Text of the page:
BIG PLANS FOR LITTLE KIDS LTD v SOUSTER, 2022 ABCA 384
MARTIN, FEEHAN AND HO JJA
9.15: Setting aside, varying and discharging judgments and orders
The Appellants had previously sought to set aside a without notice preservation and replevin Order. In the Decision below, the Chambers Judge had refused to hear the Appellant’s Application because it was brought outside the 20-day statutory period under Rule 9.15(2). Consequently, the Appellants had applied to extend the 20-day deadline. The Application had been dismissed and the Appellants then appealed it.
The Court of Appeal noted that Rule 9.15(2) stipulates that a Party can apply to set aside, vary or discharge a without notice an Order provided that “unless the Court otherwise orders”, it applies within 20 days after the earlier of the (a) the date of service and (b) the date on which the Order came to its attention. The Court of Appeal noted that the interpretation of a Rule is a question of law reviewed on the correctness standard. The application of the Rule to particular facts is a question of mixed fact and law and is reviewed for palpable and overriding errors. Absent an error of law or principle, Rule 9.15 decisions are entitled to deference and will be varied only if unreasonable.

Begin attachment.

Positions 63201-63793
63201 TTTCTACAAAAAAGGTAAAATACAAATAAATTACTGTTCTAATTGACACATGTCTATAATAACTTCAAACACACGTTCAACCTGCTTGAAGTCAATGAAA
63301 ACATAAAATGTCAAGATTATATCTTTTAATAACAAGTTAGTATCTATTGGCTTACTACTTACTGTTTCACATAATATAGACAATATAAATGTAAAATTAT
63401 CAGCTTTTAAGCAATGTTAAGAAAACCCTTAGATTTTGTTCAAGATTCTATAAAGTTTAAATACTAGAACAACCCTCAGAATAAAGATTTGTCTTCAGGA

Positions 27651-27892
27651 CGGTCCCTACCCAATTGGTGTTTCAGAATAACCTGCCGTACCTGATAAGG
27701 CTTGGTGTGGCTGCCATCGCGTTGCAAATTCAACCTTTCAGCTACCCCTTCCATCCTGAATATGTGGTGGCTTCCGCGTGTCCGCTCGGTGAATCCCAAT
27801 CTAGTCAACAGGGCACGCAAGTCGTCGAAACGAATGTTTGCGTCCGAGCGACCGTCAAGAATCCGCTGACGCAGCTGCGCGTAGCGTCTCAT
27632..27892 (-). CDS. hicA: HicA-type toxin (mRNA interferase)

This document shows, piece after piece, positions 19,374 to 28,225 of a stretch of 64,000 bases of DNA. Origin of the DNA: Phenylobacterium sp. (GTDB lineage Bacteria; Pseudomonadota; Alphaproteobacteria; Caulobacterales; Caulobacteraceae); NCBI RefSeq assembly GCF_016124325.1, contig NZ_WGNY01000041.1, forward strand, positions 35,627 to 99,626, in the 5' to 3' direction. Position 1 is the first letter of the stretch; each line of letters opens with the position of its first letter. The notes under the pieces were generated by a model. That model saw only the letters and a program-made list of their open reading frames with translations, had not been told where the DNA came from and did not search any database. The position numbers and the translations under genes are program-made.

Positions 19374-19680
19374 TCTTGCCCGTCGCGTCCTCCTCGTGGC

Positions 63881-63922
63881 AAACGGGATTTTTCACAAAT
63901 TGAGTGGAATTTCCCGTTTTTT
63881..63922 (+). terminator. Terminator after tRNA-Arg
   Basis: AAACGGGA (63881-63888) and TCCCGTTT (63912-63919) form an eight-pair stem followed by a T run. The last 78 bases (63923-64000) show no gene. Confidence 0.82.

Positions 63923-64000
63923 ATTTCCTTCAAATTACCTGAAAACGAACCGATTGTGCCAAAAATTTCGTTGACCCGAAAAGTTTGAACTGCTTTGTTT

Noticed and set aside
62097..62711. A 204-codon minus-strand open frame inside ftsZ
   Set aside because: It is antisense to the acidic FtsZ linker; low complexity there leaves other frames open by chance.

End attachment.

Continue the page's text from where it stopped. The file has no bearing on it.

The Appellants had waited for over a year before they applied to set aside the preservation and replevin Order. They then waited a further three-and-a-half months before they applied to extend the 20-day period. The Court of Appeal held that there was no need for appellate intervention because the Chambers Judge did not commit an error of law or principle, nor did she misapply the case law on time extensions. The Court of Appeal held that it was appropriate for the Chambers Judge to consider the timing of the Appellant’s Application given that Rule 9.15(2) contains express language requiring an Application to be made within 20 days.
The Court of Appeal held that while Rule 9.15 is discretionary, if a party has willfully or intentionally delayed applying for an extension of time, the Court may require an explanation for such delay and assess its reasonableness in the circumstances.
The Court of Appeal dismissed the Appeal.View CanLII Details